State Rep. Sean Shaw, D-Tampa, is taking another look at running for state attorney general after ruling it out in July.
Shaw said he’s been encouraged by party leaders, and he’s upset about "what’s continuing to happen in Washington — every day it’s worse and worse."
"The president is not only inept, he’s pre-judiced, he’s a narcissist, he’s angry, he’s not fit to be president," Shaw said. "State attorney generals are a line of defense."
Shaw previously decided against the race, in part, because he got no encouragement from the state trial lawyers’ association, whose support a Democrat would need.
But meanwhile, speculation about other possible big-name Democratic candidates — Fort Lauderdale Mayor Jack Seiler, Miami-Dade State Attorney Katherine Rundle and lawyer and megadonor Mitch Berger — hasn’t come true.
Shaw said he’ll be contacting the trial lawyers about the race again.
One newcomer Democrat, Tampa consumer lawyer Ryan Torrens, has filed for the office, along with three Republicans — state Reps. Jay Fant of Jacksonville and Frank White of Pensacola and former Judge Ashley Moody of Tampa.
Bernie Sanders movement leader to visit Tampa area
Nina Turner, president of the Our Revolution organization that seeks to carry on the Bernie Sanders movement, is coming to Tampa and St. Petersburg on Nov. 4 as part of a five-city Florida tour.
Turner, a former Ohio state senator, Democratic Party official and progressive movement star, made a splash in 2015 by jumping from the Hillary Clinton campaign to Sanders’. Sanders founded the group after his loss to back progressive candidates, and Turner became its president in June.
In an interview, Turner said her message is empowerment of political grass roots, and that most already believe in the causes her organization pushes.
Those include a single-payer health care system, or "Medicare for all"; tuition-free higher education; paid family medical leave; and a $15-an-hour minimum wage.
"Every major poll shows the American people are on the progressive side on these issues," she said.
She played down conflicts with the Democratic Party, but the relationship is tense. Her group’s attempt to deliver petitions on its issues to Democratic Party headquarters in August led to a confrontation and public relations spat.
But, Turner said, "It’s not about being for or against the Democratic Party. We exist to push a revolution in this country."
Our Revolution so far has no Florida candidates among its 2018 endorsees, but Turner said she expects there will be some. Candidates must go through local chapters to seek backing.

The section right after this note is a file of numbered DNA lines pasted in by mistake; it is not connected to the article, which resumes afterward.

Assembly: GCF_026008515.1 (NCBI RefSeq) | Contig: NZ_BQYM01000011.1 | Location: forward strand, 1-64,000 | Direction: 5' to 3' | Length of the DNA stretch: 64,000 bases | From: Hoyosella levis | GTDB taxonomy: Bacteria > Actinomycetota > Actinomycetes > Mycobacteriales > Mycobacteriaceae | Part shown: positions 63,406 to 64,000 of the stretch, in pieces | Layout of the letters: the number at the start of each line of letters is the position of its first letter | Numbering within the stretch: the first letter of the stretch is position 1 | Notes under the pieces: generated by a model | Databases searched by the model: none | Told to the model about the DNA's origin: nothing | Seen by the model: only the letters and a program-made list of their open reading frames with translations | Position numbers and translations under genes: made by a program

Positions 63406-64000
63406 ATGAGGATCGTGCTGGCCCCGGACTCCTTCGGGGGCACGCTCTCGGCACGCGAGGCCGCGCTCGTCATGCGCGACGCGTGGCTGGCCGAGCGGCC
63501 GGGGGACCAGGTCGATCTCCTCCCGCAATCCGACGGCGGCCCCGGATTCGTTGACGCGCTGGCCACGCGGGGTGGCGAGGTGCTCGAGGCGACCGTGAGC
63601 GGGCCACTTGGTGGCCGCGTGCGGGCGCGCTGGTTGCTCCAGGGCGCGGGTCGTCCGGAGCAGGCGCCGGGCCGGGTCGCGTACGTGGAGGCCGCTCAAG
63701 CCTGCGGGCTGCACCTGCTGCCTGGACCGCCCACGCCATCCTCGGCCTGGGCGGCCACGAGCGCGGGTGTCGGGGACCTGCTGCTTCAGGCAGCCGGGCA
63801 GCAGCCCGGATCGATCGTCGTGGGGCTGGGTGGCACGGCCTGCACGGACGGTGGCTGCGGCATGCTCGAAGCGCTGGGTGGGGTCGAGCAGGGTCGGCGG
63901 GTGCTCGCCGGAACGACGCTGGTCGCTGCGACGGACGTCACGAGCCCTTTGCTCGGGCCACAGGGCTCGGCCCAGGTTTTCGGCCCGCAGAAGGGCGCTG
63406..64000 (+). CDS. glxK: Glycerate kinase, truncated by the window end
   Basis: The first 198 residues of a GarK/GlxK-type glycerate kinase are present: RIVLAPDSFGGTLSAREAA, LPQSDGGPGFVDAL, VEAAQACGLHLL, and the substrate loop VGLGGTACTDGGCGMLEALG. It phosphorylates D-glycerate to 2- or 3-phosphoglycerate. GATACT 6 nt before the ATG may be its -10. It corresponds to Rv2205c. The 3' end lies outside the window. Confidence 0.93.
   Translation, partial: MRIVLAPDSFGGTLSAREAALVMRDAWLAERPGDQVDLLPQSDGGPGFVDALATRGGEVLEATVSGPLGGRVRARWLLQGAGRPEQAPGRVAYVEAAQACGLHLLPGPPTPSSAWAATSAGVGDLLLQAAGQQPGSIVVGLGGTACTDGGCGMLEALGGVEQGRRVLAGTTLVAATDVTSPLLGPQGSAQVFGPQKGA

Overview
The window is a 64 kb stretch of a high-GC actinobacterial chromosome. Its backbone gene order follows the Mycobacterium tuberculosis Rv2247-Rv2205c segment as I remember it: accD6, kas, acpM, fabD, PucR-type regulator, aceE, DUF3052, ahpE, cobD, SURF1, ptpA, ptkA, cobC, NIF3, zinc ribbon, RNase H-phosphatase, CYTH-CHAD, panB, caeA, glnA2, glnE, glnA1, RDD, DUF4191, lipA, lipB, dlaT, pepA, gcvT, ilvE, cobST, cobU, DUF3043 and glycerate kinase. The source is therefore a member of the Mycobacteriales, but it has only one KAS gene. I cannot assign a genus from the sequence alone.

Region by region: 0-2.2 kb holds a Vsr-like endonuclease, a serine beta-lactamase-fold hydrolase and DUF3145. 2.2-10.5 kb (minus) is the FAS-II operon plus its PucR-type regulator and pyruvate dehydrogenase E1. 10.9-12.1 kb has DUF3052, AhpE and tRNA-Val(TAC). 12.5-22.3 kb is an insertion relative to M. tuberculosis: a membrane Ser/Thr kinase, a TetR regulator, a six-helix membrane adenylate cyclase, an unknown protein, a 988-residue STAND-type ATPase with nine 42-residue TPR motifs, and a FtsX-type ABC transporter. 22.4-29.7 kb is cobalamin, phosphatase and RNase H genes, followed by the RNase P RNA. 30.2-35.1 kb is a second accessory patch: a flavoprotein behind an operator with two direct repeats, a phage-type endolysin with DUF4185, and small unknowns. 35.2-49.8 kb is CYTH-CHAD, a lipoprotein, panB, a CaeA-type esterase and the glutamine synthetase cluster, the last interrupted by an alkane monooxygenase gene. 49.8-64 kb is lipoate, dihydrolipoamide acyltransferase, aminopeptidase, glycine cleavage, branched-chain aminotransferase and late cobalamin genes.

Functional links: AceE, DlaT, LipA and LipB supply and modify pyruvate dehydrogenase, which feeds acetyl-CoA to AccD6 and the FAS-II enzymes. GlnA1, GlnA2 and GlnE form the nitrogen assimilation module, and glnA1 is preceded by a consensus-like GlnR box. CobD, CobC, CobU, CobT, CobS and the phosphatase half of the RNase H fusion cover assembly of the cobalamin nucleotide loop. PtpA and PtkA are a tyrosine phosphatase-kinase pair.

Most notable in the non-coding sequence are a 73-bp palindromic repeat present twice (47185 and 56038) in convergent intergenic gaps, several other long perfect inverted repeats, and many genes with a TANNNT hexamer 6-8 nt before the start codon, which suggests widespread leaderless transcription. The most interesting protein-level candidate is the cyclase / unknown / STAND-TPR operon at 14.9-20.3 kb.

Turner will hit $10-per-ticket fundraisers at 11:30 a.m. at the Unitarian Universalist Church at 100 Mirror Lake Dr. N in St. Petersburg, and at 1:30 p.m. at Bounce Boy Indoor Fun, 5008 E. 10th Ave. in Tampa.
Sink helps in Jeremy Ring’s bid for CFO
Former state Chief Financial Officer Alex Sink, one of Tampa’s most prominent Democratic fundraisers, has taken up the cause of electing former state Sen. Jeremy Ring of Margate to the office she held from 2006-2010.
The only Democrat to serve on the Florida Cabinet since 2002, Sink held a fundraiser this week for Ring at The Attic, a café in a historic downtown building where she works in a business incubator called Tampa Bay Wave, dedicated to fostering high-tech start-ups.
The Tampa area will be a key to the race, Ring said in an interview, partly because one of Ring’s likely Republican opponents is state Sen. Tom Lee of Thonotosassa.
Neither Ring nor Lee can boast a well-known statewide name, but "Tom has a big market behind him," as Ring does, he said.
Ring is the only Democrat filed, and party insiders don’t know of another likely contender.
Lee could face a primary against current CFO Jimmy Patronis.
Ring, who was one of the founding executives of Yahoo, said he has stronger qualifications.
"Tom’s background is a homebuilder, Jimmy has run a successful family business," he said. "I helped build Yahoo."
Speaking to a crowd of about 50 including Tampa Bay Wave entrepreneurs, Ring emphasized his tech startup background.
He said as CFO, he could "leverage state retirement fund money (to) create an innovation economy."
"How do we bring the soul of Silicon Valley to Florida?" he said. "It’s not about how do we recruit a business, but how do we start a business."
Contact William March at [email protected]